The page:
With more than 100 members of the public giving up their free time regularly to perform with us, the chorus performs to an extremely high standard, and we'll be looking forward to hearing them alongside our orchestra and the BBC Symphony Chorus.

While there is so much going on at the BBC Proms, not everyone is able to make it to London. So we will also be in Caerphilly on September 7 for BBC Proms in the Park - an event that always has a real party atmosphere, and will be a great end to our Proms season.

¦ David Jackson is Director of BBC National Orchestra and Chorus of Wales YOUTH CHOIR HELPS LAUNCH PROMS YOUNG singers from Wales will help launch the BBC Proms 2013 tonight.

Members of the National Youth Choir of Wales will be performing to a live audience of 5,000 at the Royal Albert Hall during the First Night Of The Proms, although the concert will be broadcast to worldwide audiences.

The choir has been rehearsing all week in Llandrindod Wells and Birmingham with singers from other parts of the UK for the event.

Their chorus master is Simon Halsey who has worked for many years with Sir Simon Rattle at the Berlin Philharmonic.

And among the singers is Aled Wyn Thomas, 20, from Llanwnnen, near Lampeter. Since the tenor joined the choir in 2009, he has been involved in two Proms concerts - in 2009 and 2012.

He said: "Both Proms were very special as in 2009 we kicked off the last week of the festival by singing Handel's Messiah to celebrate the 250th anniversary of the composer's death. Last year, we were lucky enough to sing Leonard Bernstein's Mass for the first time in the history of the Proms.

"Tonight promises to be the most exciting in the choir's history as, for the first time ever, we will have the honour and privilege of performing at the opening night of the BBC Proms at the Royal Albert Hall, one of the most prestigious evenings of music in the world."

The choir will be joining forces with other choirs from across the UK to form a massed choir of 450 members to sing Ralph Vaughan Williams' A Sea Symphony.

Matthew Thistlewood, manager of the National Youth Choir of Wales, said: "We give our young people great musical experiences by allowing them to work with the best conductors and tutors in the world. On our summer tour we enjoy showing the people of Wales the very best talent that we have, but we also want to explore taking the very best of Wales beyond the border and what better way to do it than at the BBC Proms."

BBC NATIONAL ORCHESTRA AND CHORUS OF WALES AT THE BBC PROMS 2 & 3 (Doctor Who Proms) When? Tomorrow, 7.30pm and Sunday, 10.30am What? Murray Gold's iconic music from the Doctor Who series is performed alongside other work including the Habanera from Bizet's Carmen, Suite No 2, Debussy's La fille aux cheveux de lin and Bach's Toccata and Fugue in D minor. The orchestra is joined by the London Philharmonic Choir and conductor Ben Foster.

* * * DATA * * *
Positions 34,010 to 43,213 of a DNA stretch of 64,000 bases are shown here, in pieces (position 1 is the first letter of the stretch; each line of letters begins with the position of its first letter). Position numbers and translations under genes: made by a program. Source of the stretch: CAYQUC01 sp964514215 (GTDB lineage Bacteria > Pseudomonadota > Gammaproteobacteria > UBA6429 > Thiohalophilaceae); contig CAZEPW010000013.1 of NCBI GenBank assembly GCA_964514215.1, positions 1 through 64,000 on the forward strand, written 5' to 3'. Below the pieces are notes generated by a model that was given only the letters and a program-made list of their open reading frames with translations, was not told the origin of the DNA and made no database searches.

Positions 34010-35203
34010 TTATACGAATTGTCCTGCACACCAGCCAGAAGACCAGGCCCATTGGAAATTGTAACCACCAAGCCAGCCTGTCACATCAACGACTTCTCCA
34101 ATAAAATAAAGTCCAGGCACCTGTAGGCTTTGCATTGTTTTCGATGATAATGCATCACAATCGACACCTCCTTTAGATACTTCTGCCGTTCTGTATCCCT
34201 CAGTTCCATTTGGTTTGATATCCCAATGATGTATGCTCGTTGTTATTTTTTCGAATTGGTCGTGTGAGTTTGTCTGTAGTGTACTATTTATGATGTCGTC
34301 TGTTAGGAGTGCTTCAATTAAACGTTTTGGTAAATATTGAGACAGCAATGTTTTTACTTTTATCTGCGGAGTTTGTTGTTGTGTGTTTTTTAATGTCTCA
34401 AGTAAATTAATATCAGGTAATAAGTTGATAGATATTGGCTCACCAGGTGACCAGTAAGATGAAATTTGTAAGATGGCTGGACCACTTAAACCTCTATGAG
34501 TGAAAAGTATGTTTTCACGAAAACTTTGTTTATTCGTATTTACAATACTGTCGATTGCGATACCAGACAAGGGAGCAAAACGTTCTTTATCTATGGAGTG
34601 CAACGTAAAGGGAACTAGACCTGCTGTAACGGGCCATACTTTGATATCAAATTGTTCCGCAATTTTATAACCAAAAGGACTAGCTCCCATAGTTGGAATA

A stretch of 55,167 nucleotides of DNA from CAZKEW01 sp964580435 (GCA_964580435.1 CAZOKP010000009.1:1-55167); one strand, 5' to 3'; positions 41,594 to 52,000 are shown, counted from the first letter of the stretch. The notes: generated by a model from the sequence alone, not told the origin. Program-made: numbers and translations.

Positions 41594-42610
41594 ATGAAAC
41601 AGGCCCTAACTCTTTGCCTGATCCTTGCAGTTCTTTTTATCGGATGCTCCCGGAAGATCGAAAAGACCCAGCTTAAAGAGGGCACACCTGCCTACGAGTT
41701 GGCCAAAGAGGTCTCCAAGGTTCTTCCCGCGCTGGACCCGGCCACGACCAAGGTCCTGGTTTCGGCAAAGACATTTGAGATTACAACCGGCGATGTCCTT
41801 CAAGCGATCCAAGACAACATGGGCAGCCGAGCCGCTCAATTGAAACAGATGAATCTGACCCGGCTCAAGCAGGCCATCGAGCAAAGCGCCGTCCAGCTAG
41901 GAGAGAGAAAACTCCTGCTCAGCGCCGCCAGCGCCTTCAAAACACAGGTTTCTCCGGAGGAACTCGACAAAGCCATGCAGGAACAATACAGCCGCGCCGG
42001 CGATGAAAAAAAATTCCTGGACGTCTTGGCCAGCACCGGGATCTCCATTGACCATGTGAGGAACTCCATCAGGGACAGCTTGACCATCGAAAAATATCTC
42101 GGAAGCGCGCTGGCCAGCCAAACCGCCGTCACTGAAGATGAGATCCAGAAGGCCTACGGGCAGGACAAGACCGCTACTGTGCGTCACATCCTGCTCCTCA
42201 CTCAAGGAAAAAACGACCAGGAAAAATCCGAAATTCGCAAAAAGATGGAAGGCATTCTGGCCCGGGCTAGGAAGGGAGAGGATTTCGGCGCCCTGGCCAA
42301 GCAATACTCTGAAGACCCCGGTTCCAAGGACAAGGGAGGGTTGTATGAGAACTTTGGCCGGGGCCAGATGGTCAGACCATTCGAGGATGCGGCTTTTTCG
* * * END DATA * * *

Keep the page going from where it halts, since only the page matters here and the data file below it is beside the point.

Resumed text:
Tomorrow's concert is broadcast live on BBC Radio 3 and recorded for future broadcast on BBC One.

PROM 9 When? July 18, 7pm What? Stenhammer Excelsior!, Szymanowski Symphony No 3 (The Song of the Night) and R Strauss' An Alpine Symphony are performed by both the orchestra and chorus along with the BBC Symphony Chorus under the baton of Thomas Søndergård. They are also joined by tenor Michael Weinius. It will be broadcast live on BBC Radio 3.

PROM 18 When? July 24, 7.30pm What? Elgar's Falstaff, Bantock's Sapphic Poem, Walton's Henry V (Touch her soft lips and part; Death of Falstaff) and Tchaikovsky's Symphony No 4 in F minor are performed by the orchestra with cellist Raphael Wallfisch and conducted by Jac van Steen. Broadcast live on BBC Radio 3.

PROM 21 When? July 29, 7pm What? The UK premiere of Colin Matthews' Turning Point alongside Prokofiev's Violin Concerto No 2 and Shostakovich's Symphony No 11. Thomas Søndergård conducts the orchestra and violinist Daniel Hope. Broadcast live on BBC Radio 3.

PROM 39 When? August 12, 7pm What? The final programme features Holst's Indra, the world premiere of Nishat Khan's The Gate of the Moon (Sitar Concerto No 1) and Vaughan Williams' A London Symphony (Symphony No 2). Featuring the orchestra with Nishat Khan on sitar and conductor David Atherton. Broadcast live on BBC Radio 3 and BBC Asian Network.

GRAPHIC: Doctor Who at the BBC Proms, Royal Albert Hall, London Picture: Chris Christodoulou